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Adding feature clarity of memory management #86
Adding a non-inherited feature to an object requires doing this at the moment:
This looks like the application programmer has to memory-manage the new feature theirself. While it is possible (i.e. you can manually destruct the feature before object, but not before) and sometimes convenient, the API itself does not suggest that containingObject will destroy its features on destruction.
I would suggest adding a method
As features always require an object on construction, it would be a logical addition.
If I remember correctly, someone suggested doing similar thing also for object children, because (in terms of memory management) they are behaving the same --
I'll think that through in regards to planned "data-oriented" improvements to see if these two ideas can play well together. The ultimate goal is to get rid of naked pointers and
One potential problem came across my mind:
Although the above argument order is probably common practice (is it?), these functions would add constraints on feature and object constructors, which might be annoying in some cases.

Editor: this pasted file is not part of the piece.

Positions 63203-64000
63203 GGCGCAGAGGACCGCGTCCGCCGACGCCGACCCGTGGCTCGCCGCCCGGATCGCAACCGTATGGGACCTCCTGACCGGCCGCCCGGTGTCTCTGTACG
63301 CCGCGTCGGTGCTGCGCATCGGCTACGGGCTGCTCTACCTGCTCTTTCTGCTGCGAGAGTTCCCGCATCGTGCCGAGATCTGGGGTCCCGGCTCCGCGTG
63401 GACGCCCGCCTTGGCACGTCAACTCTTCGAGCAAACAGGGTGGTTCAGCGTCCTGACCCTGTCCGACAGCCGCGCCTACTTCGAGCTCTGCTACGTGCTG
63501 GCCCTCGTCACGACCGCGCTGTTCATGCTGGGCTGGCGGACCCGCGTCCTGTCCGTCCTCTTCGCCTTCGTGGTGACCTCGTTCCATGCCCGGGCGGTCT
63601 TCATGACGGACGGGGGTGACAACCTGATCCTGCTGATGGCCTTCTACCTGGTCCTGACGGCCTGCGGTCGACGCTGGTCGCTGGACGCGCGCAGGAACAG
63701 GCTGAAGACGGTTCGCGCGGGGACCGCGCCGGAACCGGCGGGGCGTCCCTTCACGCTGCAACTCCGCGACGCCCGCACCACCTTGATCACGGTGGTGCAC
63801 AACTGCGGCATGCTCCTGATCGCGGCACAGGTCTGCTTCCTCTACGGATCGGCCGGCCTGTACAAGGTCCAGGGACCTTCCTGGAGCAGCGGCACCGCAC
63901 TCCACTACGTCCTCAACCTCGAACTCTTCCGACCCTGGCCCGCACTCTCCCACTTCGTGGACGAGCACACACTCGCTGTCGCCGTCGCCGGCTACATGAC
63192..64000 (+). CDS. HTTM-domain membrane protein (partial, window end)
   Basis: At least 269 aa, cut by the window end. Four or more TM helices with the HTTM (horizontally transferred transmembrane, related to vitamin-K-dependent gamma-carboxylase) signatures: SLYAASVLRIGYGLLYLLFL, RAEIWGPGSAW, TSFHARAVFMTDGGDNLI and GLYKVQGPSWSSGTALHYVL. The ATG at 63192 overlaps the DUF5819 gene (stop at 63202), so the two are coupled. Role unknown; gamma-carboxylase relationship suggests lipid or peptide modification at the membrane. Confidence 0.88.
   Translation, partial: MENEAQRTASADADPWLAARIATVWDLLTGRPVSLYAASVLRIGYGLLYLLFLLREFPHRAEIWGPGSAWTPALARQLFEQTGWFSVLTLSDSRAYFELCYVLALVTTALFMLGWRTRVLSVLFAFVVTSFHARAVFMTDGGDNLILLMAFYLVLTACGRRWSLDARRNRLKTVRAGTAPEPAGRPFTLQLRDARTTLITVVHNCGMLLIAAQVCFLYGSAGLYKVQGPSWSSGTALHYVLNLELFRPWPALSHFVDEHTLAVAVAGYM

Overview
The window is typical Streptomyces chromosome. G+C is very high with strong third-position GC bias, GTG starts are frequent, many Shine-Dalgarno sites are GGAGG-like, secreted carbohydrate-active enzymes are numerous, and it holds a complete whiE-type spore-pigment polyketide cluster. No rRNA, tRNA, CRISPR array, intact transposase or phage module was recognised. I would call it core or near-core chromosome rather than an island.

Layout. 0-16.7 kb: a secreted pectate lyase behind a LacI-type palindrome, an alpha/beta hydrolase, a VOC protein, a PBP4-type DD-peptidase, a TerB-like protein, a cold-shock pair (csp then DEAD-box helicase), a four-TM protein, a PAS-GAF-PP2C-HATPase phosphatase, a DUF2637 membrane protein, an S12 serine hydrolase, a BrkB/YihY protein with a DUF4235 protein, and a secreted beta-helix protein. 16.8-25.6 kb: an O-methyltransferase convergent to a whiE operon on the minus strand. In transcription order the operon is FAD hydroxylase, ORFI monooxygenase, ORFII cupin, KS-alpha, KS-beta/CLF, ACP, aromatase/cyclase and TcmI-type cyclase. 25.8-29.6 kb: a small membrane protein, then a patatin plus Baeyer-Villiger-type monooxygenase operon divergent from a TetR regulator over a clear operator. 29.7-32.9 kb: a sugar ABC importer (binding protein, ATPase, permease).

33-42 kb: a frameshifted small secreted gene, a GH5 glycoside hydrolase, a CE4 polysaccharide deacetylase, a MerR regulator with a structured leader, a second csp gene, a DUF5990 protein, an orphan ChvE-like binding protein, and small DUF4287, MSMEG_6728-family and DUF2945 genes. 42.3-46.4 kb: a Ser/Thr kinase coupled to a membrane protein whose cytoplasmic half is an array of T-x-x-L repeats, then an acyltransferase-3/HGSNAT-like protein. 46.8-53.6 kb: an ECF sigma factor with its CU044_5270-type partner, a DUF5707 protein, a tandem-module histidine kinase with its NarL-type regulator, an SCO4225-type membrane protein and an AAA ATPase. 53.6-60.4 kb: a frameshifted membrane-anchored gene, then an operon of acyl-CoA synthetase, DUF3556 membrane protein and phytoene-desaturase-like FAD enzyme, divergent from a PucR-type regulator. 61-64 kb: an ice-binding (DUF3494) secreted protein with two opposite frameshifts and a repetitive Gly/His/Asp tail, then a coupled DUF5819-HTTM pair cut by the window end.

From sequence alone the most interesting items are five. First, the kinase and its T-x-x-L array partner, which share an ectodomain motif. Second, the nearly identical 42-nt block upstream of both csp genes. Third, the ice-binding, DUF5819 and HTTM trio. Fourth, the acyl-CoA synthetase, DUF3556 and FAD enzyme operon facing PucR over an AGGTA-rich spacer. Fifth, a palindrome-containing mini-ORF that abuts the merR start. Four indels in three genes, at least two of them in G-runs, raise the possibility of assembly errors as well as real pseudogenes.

Looking for inspiration into the STL,
Maybe it would be easier if the Feature's object was not required to be set in the constructor. I had thought that a good practise was to have the constructor should do as little as possible. But this would break the contract that a Feature always has an object.
As an example, if we ever added some kind of callbacks or hooks for when features are added/removed it would open up a world of pain whereby application code could be run (and throw exceptions from) constructors.
The alternative is requiring a sub-classed feature's constructor to conform to some kind of contract, or require an allocator interface.
I think I'd personally prefer to be able to attach Features to Objects later than construction, as with the Object parent->child relationship. It opens up the possibilities of: more flexible Feature pooling; effectively enabling/disabling features; remove logic from my own constructors.
Googling around for some precedent, maybe this would provide some inspiration:
The classes are being designed to implement an interface. Even the compiler will let people know when they have done something wrong. If someone is making such a class they have already agreed to adhere to the design pattern.